Such higher ozone levels over the oceans (50–60 ppbv and higher) were also noticed during the INDOEX (Indian Ocean Experiment) observations [Lal and Lawrence, 2001] and other campaigns [Naja et al., 2004; Srivastava et al., 2011], and is mainly explained by en-route photochemical ozone production in the continental outflow. In absence of NOx sources in the marine boundary layer, chemical losses of ozone are minimal in the transported plumes, in contrast with the nearby coastal cities, where ongoing NOx emissions would lead to significant chemical losses of ozone. Occasionally, there could be some contribution from the downward transport of ozone rich air from the free troposphere in producing such high levels of surface ozone as suggested by Lal and Lawrence  and reported observationally over Bay of Bengal by Sahu and Lal . Similar feature was also seen over the Mediterranean Sea versus the nearby European polluted continental regions [Lawrence et al., 2003].
 From winter to spring, ozone levels increase over most of South Asia and elevated levels are seen over the IGP (50–60 ppbv and more) and parts of Nepal and Burma while they decrease over the oceanic regions (20–40 ppbv). During the summer/monsoon, the arrival of cleaner marine air mass results in the lowest ozone levels (20–40 ppbv) over most of the Indian region but higher ozone levels can still be seen in northern part of South Asia and China, indicating that these regions are not much influenced by the monsoonal circulation. During autumn, ozone levels again show a recovery over most of the Indian region with the recovery of solar radiation and pollution loadings, including ozone precursors. Model simulated spatial distributions in CO and NOxare more-or-less similar to the ozone spatial distribution (auxiliary material Figures S2 and S3), except that the CO levels are higher in winter. Model simulations also show elevated levels of CO and NOx over the IGP region; however, their highest levels are observed during winter and autumn.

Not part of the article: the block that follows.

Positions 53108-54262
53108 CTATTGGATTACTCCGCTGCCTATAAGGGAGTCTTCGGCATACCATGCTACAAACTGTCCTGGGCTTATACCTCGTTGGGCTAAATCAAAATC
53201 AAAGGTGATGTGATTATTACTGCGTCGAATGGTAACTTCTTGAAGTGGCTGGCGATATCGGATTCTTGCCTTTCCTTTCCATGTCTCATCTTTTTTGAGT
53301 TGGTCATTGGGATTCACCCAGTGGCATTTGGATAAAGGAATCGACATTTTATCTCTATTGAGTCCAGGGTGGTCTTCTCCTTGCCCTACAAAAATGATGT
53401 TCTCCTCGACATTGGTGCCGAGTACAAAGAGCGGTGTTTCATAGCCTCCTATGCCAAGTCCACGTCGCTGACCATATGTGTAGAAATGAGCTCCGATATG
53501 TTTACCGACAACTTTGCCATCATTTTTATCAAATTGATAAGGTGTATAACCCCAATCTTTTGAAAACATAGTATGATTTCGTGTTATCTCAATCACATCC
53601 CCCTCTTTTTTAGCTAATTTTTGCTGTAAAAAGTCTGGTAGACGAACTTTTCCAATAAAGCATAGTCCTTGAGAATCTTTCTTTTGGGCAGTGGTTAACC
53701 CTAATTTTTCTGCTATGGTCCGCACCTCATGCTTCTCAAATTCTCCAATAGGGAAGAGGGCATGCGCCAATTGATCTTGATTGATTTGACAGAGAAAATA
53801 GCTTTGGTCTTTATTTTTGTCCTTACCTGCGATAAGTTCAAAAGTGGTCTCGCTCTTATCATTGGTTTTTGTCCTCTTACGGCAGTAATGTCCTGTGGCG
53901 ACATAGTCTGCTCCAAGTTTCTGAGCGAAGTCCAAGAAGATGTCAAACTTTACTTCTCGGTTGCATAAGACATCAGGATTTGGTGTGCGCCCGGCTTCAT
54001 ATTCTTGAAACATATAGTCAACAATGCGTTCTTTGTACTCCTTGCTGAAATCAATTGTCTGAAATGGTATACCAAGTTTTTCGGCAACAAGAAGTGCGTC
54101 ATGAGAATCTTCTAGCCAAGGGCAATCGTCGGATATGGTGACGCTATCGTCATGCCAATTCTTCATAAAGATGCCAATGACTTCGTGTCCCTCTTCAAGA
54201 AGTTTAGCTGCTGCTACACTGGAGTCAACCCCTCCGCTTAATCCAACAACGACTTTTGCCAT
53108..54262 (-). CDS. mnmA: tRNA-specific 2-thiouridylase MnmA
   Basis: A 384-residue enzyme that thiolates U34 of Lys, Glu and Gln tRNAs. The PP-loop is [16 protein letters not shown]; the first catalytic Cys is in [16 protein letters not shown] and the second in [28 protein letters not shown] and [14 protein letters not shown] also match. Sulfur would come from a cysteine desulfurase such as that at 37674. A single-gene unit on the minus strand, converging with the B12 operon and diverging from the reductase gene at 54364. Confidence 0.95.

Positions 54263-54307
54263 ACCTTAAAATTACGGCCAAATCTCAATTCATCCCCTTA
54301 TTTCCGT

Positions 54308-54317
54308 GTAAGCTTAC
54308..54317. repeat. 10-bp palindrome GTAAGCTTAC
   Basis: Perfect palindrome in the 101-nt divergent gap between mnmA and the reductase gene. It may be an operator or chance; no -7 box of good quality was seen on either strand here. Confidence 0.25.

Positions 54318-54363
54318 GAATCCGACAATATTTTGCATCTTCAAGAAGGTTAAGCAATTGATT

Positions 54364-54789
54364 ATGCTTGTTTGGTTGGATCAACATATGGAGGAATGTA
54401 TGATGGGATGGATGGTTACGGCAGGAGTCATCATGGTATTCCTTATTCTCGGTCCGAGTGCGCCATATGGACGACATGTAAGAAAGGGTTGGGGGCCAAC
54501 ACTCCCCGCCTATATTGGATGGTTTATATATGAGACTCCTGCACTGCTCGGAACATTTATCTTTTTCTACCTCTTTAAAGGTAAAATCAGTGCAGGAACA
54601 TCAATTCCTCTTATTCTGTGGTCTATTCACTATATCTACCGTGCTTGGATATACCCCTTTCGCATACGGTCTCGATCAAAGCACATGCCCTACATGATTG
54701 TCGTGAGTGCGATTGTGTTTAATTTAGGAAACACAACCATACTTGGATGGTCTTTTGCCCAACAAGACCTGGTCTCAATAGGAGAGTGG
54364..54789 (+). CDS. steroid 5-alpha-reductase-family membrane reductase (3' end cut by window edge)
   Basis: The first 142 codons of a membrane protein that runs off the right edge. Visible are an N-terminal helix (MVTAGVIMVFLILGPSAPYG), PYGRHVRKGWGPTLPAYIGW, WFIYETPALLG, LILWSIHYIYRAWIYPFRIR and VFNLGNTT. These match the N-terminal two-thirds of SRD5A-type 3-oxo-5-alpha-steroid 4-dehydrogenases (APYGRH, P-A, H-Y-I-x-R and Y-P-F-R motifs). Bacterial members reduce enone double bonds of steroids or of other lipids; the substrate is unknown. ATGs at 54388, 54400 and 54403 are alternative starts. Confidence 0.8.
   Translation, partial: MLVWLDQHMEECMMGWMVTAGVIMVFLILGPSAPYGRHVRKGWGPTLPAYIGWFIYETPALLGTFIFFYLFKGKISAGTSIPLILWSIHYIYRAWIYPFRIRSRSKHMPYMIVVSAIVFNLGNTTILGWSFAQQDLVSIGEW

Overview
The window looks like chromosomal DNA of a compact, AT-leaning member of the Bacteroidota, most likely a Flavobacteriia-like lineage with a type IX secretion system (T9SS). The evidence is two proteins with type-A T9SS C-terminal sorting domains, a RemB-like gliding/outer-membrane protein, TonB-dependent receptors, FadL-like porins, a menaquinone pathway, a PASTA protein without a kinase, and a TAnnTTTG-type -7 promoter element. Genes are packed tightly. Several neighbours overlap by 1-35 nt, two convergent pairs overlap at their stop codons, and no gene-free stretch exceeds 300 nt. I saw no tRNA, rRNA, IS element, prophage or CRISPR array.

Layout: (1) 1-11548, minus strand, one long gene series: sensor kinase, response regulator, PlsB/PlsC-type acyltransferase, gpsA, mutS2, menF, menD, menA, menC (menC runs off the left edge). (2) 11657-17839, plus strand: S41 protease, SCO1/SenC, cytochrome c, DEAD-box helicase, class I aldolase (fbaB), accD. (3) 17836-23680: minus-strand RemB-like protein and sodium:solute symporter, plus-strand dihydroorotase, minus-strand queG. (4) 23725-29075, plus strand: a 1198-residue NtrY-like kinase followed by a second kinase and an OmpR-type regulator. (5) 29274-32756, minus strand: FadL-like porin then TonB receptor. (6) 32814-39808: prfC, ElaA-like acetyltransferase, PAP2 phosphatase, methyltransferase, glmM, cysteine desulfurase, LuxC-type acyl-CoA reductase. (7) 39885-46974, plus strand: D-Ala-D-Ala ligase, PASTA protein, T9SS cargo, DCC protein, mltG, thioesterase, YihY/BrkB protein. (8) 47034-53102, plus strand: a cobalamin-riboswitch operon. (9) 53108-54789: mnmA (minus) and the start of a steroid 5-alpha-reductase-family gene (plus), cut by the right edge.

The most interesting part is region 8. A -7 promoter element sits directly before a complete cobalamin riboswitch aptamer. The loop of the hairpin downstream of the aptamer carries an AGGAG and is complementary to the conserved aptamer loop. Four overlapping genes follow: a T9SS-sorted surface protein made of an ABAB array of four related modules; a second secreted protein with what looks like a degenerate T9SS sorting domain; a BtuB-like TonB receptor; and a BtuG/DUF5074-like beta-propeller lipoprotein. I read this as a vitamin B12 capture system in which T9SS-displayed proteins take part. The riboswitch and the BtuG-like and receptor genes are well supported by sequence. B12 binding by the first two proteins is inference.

The variability of modeled surface ozone around Pantnagar in the model results is qualitatively similar to the observed variations at Pantnagar with lower values in winter and summer/monsoon and higher values during spring and autumn (Figure 13). This figure also shows the variations in daytime and nighttime monthly average ozone at Pantnagar along with monthly average surface ozone at Nainital. Apart from agreement in the seasonal variabilities, the model overestimates the observed values during all the months (e.g., by ∼22 ppbv in May and by ∼12 ppbv in August).